The Marriage of the Virgin is the subject in Christian art depicting the marriage of the Virgin Mary and Saint Joseph. The marriage is not mentioned in the canonical Gospels but is covered in several apocryphal sources, and later redactions, notably the 14th century compilation the Golden Legend. Unlike many other scenes in Life of the Virgin cycles (like the Nativity of Mary and Presentation of Mary), it is not a feast in the church calendar.
In the Eastern Orthodox tradition, essentially the same scene, with very similar iconography, is considered to represent the earlier scene of the "Entrusting of Mary to Joseph", with Joseph being made Mary's guardian by the temple authorities.
In art the subject could be covered in several different scenes, and the betrothal of Mary, with Joseph's blossoming rod, was often shown, despite its apocryphal origin. Wedding processions are also shown, especially in the Early Medieval period.
The Betrothal legend in the Golden Legend
The Golden Legend, which derives its account from the much older Gospel of Pseudo-Matthew, recounts how, when Mary was 14 and living in the Temple, the High Priest gathered all male descendents of David of marriageable age including Saint Joseph (though he was much older than the rest). The High Priest ordered them to each bring a rod; he that owned the rod which would bear flowers was divinely ordained to become Mary's husband. After the Holy Spirit descended as a dove and caused Joseph's rod to blossom, he and Mary were wed according to Jewish custom. The account, quoted in its entirety, runs thus:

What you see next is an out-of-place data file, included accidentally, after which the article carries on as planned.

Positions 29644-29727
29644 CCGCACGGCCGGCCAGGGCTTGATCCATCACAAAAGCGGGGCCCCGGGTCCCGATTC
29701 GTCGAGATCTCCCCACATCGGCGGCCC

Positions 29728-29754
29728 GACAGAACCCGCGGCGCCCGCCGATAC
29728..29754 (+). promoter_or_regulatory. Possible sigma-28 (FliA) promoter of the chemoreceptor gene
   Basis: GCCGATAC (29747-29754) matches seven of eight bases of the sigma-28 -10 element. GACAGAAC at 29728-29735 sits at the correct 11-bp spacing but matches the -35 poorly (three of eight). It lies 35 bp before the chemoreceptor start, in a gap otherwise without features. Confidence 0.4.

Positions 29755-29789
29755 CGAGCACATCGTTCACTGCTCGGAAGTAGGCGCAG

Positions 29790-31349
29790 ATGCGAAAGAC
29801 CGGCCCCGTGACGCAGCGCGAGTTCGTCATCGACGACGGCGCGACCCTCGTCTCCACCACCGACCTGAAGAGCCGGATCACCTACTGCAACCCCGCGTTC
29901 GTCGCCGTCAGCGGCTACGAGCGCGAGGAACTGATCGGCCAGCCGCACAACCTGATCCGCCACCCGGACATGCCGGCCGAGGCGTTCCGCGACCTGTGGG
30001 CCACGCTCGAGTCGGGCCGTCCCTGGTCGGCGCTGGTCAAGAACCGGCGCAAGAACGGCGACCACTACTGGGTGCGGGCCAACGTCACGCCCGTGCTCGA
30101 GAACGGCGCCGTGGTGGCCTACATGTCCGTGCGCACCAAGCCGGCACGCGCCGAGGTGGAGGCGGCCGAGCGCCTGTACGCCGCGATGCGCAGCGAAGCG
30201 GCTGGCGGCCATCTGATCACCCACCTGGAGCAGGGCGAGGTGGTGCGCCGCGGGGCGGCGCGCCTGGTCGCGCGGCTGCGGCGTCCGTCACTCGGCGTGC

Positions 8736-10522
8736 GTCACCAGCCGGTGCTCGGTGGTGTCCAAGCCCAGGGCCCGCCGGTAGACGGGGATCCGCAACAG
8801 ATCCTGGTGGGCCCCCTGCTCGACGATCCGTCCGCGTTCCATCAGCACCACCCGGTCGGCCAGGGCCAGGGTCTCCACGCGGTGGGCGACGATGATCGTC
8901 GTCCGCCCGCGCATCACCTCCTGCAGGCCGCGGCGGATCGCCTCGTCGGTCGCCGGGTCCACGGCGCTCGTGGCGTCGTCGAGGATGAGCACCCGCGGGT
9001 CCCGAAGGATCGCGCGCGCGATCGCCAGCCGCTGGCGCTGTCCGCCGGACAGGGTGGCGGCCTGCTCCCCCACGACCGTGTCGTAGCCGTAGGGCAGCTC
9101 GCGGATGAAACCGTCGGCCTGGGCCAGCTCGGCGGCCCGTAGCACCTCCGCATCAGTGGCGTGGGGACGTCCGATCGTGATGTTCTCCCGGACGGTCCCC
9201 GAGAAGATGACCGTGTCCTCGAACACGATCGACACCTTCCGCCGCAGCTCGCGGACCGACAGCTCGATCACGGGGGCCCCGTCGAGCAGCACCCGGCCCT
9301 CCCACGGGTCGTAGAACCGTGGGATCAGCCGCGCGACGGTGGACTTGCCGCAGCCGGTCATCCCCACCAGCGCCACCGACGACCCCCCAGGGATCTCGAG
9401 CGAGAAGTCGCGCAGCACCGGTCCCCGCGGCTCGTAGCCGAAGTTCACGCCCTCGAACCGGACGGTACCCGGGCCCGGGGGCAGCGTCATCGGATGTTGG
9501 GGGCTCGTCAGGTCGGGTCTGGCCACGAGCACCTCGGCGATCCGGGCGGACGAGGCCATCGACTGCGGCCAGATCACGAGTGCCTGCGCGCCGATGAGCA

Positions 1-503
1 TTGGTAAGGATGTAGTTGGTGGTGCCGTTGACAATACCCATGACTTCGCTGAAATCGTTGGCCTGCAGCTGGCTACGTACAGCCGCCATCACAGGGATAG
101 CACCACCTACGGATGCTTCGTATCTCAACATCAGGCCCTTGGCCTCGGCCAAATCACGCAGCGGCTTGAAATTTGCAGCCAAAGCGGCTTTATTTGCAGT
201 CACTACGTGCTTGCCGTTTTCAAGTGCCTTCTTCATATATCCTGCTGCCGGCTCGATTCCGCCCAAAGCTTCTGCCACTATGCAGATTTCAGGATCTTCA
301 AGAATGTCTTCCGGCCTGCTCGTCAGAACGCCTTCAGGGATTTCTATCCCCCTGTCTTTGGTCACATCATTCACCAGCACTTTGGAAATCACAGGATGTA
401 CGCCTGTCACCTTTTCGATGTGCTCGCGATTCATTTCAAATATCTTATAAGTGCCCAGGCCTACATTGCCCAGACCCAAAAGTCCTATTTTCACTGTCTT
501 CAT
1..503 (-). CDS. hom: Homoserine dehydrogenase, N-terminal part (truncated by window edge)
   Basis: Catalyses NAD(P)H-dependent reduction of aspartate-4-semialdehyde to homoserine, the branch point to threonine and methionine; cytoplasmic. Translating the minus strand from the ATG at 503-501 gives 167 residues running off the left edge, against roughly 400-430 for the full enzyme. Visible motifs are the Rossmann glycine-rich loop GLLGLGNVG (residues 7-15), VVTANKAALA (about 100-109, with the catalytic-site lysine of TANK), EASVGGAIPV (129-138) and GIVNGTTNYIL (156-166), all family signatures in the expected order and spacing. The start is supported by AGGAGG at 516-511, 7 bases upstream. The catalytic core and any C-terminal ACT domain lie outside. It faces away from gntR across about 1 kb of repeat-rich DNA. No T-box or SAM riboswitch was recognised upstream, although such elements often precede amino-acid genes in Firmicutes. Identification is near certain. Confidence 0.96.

In fact, neither the Golden Legend nor any of the early apocryphal accounts describe the actual ceremony, and they differ as to its timing, other than that it preceded the "Journey to Bethlehem". It is unclear whether this story was set before or after the Annunciation which, in the New Testament account, occurred after their betrothal but before their marriage. In the Gospel of James it comes after the Annunciation, but in the Gospel of Pseudo-Matthew, the primary source in the West, it comes before it.
The scene, or scenes, was a common component in larger cycles of the Life of the Virgin and thus very frequently found, especially in the Middle Ages; it is not found in the typical cycle in a Book of hours however. The marriage scene has been painted by, among others, Giotto, Perugino, Raphael, Ventura Salimbeni (1613, his last painting), Domenico Ghirlandaio (1485-90, at the Tornabuoni Chapel), Bernardo Daddi (now in the Royal Collection), Pieter van Lint (1640, Antwerp Cathedral), Tiburzio Baldini, Alfonso Rivarola, Francesco Caccianiga, Niccolò Berrettoni, Giovanni Jacopo Caraglio, Filippo Bellini, Veronese (in San Polo church, Venice), Giulio Cesare Milani, Franciabigio (in the Santissima Annunziata, Florence), and Giacomo di Castro.